One of the mysteries of the English language finally explained.
1An evil spirit or phantom, especially one supposed to rob graves and feed on dead bodies.
meddler, interferer, mischief-maker, troublemaker, gossip, scandalmonger, muckraker, eavesdropper, intruder, gawkerView synonyms
- ‘For you might find things that can get more dangerous than ghouls or spirits - humans with not so good intentions.’
- ‘The undead come in all shapes and sizes, from regular old ghouls to nasty crimson zombies that brandish razor-sharp claws and run faster than the characters.’
- ‘Add to that all the hallowe'en tales of ghouls & goblins and the bangs of fireworks and it's hardly surprising that some people don't like this time of year at all.’
- ‘Simon, who will be dressed in authentic Victorian costume, will talk about heroes and villains, hauntings and murders, and phantoms and ghouls.’
- ‘All Hallows Eve is just around the corner, where ghouls, goblins, witches and vampires are ready to come out.’
- ‘There are ghouls and goblins everywhere and the toilet seat is a demon.’
- ‘During the commercial, they showed ghosts and ghouls jump out of cornfields and scare the children that are being pulled around the haunted site by a tractor.’
- ‘The rain had kept many away, but the skeletons, goblins and ghouls considered it a minor obstacle.’
- ‘A host of witches, goblins, ghouls and monsters descended on Carlow town centre last week as the central library held its children's Halloween fancy dress show.’
- ‘There must be strange entities materializing from the ether, ghouls, ghosts, or spirits hanging out in the material world to warn or haunt us.’
- ‘Staff at a number of bars and hotels dressed for the occasion and ghosts, ghouls and goblins traipsed through the streets and shadows.’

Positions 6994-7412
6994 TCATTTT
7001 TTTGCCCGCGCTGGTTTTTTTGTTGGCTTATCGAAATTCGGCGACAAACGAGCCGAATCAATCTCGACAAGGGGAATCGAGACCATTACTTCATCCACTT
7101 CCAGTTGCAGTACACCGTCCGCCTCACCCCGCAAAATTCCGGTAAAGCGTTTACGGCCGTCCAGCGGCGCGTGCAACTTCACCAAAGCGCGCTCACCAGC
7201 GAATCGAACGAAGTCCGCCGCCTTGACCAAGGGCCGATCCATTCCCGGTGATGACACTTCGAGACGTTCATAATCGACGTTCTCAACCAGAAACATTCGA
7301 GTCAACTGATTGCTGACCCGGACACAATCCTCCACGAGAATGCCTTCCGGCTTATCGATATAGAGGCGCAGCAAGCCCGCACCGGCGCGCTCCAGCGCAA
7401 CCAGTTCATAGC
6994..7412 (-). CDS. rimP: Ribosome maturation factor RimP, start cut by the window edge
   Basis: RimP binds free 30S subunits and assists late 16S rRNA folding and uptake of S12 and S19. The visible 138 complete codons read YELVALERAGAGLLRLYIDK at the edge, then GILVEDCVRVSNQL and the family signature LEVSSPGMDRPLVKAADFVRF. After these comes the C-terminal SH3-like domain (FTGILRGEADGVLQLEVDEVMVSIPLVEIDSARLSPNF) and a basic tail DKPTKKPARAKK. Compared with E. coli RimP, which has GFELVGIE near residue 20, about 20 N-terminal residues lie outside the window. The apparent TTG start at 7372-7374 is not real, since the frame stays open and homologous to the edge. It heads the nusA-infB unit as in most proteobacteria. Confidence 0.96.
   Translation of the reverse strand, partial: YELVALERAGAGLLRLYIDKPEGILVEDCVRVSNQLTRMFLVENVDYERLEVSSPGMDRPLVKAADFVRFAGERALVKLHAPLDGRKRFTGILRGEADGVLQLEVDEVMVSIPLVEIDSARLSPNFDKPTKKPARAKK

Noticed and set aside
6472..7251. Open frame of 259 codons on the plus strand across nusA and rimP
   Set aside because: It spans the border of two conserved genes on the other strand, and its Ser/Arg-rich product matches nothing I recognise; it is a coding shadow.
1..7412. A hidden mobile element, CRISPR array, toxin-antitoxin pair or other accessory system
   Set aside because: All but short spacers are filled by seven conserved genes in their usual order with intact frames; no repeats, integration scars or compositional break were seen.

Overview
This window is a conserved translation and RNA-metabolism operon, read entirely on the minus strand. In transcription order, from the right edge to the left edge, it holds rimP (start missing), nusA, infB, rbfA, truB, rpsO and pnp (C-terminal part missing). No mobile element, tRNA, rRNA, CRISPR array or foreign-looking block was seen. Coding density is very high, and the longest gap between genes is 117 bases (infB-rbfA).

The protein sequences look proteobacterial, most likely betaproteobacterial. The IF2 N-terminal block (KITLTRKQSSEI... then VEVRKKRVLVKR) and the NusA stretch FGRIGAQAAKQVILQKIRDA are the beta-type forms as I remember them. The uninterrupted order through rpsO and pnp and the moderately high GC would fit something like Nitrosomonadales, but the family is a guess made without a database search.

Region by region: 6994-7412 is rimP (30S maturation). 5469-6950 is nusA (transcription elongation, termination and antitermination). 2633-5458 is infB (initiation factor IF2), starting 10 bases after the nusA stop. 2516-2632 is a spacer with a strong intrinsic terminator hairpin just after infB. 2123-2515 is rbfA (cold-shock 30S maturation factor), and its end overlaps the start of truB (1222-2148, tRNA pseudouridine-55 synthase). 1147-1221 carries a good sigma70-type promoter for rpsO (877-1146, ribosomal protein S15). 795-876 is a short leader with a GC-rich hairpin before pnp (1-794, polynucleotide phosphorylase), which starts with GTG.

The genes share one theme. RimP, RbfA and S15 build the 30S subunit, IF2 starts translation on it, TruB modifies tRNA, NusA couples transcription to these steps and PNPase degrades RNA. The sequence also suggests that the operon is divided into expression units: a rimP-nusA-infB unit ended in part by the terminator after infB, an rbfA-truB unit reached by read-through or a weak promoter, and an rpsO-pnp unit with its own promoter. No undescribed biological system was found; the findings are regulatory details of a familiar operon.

- ‘The people dress up as ghouls, ghosts, mummies and skeletons.’
- ‘All the while he uses his sword to clear his path of ghouls, skeletons and all sorts of unyielding dead things.’
- ‘The ghoul's upper body split into two pieces with a cracking and splintering of bone.’
- ‘Hallowe'en traditionally serves up a tasty portion of cinematic ghouls and goblins, and this year is no different.’
- ‘A slight shudder slid over him, footsteps on his grave, a shadowy ghoul with its gargoyle grin threatening to exhume long-buried corpses.’
- ‘He was the type to believe in ghouls and monsters, and sneezing bushes were definitely not something he encountered often.’
- ‘Ghosts, ghouls, and spirits floated about and chatted with old friends, vampires lurked frighteningly close, and werewolves paced from along the walls.’
- ‘Witches, goblins, ghosts, ghouls and some gothic mums and dads were among an estimated 9,000 crowd that turned out for what is believed to be the country's largest Halloween party.’
- ‘If they insist on dressing up as goblins and ghouls to visit friends and neighbours, they should do so next Saturday - a day early.’
- 1.1 A person morbidly interested in death or disaster.
- ‘I see them as ghouls preying on the death and misery of other people to earn money and fame or convert others to their silly superstitions.’
Late 18th century: from Arabic ġūl, a desert demon believed to rob graves and devour corpses.
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